Nothing irritates a hypocrite more than hypocrisy. Perhaps Americans hate hypocrisy so much because it is knitted into our DNA. Hypocrisy is our national genetic flaw, a mutation which began at our conception.
The latest example of “deplorable” behavior by Donald Trump, the disgustingly sexist banter that was caught on a live mic back in 2005, has once again set social media aflutter. Any observer with a modicum of impartiality can see hypocrisy screaming from right and left alike. Left wingers are quick to jump on Trump but, admittedly, have a history of aligning themselves with womanizing leaders within their own ranks and somehow managing to put up with it. Right wingers are quick to bring up the philandering of Bill Clinton and how Hillary has stayed with him (presumably for political reasons) while supporting Melania Trump for doing the same.
Actually, nearly every hot-button political issue is rife with hypocrisy. Most anti-abortion people are pro-death penalty and vice-versa. That’s just one example.
None of this should come as a surprise to anyone who knows America’s history.
Hypocrisy sailed across the Atlantic on the Mayflower.
When the Pilgrims left England they were searching for religious freedom. They no longer wanted to be forced to worship the way the Anglican Church mandated. So, they set up a colony where they could be free to worship in their own manner. It didn’t take them long to set up a church in America that forced people to do it their way. If you didn’t, you couldn’t vote. Soon, people were being kicked out of the colony for not doing religion properly. We have that controversy to thank for Rhode Island.
Hypocrisy is written into America’s “birth certificate.”
The document that gave birth to the Land of the Free and the Home of the Brave, the Declaration of Independence, is shrouded in hypocrisy. “We hold these truths to be self evident: that all men are created equal…” Those are some of the most important words ever written, yet, something about them rings hollow when you realize that of the 56 men who signed that document (yes, all men), 41 owned other human beings. The primary author of the document, Thomas Jefferson, owned over 600 and only freed a grand total of seven of them.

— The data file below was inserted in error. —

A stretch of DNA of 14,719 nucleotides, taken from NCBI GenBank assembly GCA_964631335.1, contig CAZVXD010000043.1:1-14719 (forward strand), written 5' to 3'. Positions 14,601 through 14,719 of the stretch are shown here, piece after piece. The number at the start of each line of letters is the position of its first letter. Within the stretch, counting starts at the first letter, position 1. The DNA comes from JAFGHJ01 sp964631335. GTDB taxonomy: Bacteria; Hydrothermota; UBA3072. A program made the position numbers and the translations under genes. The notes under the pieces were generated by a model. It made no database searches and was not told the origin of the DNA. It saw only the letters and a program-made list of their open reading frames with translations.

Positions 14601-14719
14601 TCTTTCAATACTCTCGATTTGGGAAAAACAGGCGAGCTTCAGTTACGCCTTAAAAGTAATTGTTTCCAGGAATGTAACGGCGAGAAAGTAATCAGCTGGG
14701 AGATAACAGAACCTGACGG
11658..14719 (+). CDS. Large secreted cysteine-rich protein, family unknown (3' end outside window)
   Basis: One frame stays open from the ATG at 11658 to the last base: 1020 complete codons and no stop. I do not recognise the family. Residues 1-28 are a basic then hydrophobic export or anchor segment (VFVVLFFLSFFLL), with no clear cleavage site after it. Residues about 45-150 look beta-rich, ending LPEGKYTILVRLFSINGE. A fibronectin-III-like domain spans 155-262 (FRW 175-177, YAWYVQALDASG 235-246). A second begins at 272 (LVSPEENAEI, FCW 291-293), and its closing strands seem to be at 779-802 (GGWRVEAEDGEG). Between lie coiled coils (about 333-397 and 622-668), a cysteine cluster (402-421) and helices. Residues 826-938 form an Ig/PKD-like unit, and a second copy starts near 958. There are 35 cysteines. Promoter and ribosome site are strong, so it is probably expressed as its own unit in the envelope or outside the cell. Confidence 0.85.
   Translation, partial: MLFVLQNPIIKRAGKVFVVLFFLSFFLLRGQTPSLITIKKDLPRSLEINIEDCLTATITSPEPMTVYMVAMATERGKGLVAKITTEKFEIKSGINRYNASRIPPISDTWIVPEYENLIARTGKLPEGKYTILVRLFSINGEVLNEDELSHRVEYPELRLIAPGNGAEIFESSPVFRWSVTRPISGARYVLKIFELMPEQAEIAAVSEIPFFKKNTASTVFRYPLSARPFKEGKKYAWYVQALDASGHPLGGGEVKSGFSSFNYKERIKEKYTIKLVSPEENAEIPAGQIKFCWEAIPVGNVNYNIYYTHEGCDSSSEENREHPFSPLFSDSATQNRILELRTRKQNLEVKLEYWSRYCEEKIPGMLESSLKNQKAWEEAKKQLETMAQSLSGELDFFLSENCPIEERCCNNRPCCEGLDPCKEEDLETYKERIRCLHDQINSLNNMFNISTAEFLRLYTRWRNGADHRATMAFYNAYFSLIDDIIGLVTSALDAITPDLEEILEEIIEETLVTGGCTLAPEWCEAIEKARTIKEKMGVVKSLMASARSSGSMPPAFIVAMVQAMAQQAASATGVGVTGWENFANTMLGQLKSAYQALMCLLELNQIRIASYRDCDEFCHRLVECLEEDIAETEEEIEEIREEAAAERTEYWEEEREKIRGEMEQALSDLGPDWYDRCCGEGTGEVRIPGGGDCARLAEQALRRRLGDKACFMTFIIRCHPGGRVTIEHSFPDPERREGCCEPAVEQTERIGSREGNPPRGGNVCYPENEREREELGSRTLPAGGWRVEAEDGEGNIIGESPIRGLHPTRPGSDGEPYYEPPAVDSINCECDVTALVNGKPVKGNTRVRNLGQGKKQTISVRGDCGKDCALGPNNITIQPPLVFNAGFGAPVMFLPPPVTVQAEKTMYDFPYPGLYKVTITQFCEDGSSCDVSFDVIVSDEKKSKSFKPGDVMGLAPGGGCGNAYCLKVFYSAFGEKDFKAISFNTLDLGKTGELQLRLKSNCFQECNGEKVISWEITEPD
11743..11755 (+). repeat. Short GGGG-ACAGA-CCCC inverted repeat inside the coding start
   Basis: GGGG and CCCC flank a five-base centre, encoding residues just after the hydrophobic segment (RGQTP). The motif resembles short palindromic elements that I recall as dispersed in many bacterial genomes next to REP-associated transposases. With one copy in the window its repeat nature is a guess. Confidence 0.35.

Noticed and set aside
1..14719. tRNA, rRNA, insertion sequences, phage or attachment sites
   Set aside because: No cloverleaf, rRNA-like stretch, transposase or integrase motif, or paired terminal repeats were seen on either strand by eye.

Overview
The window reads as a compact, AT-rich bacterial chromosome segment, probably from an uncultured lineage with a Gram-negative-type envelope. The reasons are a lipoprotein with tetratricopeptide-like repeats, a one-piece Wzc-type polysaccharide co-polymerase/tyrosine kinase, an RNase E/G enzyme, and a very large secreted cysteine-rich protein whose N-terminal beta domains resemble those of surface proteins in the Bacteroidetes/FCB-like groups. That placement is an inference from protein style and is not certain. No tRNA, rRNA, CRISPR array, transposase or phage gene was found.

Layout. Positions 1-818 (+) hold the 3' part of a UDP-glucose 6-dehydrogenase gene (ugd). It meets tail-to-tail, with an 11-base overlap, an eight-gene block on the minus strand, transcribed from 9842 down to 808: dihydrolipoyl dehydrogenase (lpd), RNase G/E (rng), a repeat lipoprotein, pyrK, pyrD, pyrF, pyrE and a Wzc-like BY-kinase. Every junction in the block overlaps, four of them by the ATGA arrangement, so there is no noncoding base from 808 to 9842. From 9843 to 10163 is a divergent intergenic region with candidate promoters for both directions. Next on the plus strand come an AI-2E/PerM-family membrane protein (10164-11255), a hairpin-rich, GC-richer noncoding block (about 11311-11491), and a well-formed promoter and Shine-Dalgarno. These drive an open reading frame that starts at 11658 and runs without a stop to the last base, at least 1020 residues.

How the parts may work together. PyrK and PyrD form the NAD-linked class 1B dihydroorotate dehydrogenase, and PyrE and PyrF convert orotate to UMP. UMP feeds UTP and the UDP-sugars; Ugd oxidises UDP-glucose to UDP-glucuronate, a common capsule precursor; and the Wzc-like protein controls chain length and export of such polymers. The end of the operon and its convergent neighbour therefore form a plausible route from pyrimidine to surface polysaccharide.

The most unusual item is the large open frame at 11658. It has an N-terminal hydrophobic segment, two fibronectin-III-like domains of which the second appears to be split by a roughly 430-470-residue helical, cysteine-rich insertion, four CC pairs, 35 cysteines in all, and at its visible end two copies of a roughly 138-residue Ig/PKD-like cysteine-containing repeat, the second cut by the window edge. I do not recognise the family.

In the first decades of our existence as a sovereign nation, most states in America had laws that allowed only white male property owners to vote. In other words, you were only “equal” if you were a white male with some wealth. The Constitution provided that only 3 of every 5 slaves would be counted in the census figures so, if you were one of those here against your will, not only were you not equal, you were essentially only 60% human.
Eventually, voting became a more democratic process, of course. Black men finally got the right to vote with the 13rh Amendment in 1865. Women would have to wait much longer, until the 19th Amendment in 1920 (there are still women alive today who were born in an age when their mothers could not vote).
Yet, anything resembling true “equality” for women and minorities would not come until the era of my birth. And it can be argued that equality is more real on paper than in practice.
America gets it right, on paper. Getting it right in practice continues to be a day to day struggle.
I’m not laying all this out to dump on America. For all her flaws, I still think we have the greatest nation on earth. There are few other nations in which I would ever consider living. But I want us to live up to the ideals we set forth on paper.
There are few things America hates more than hypocrisy, yet, it is also one of the hardest things to self-police. One of my favorite bible verses is Luke 6:42 which says, “How can you say to your brother, ‘let me take the speck out of your eye,’ when you yourself fail to see the plank in your own eye?” We Americans are really great at seeing the specks in the eyes of others while remaining oblivious to the two-by-fours in our own.
Maybe the reason we are so quick to point out hypocrisy in others is that, on some deep-seated subconscious level, we are lashing out at ourselves; at our own genetic flaw. Perhaps my writing about it is my own way of lashing out against the hypocrisy within myself…
We can be better. We can be so much better.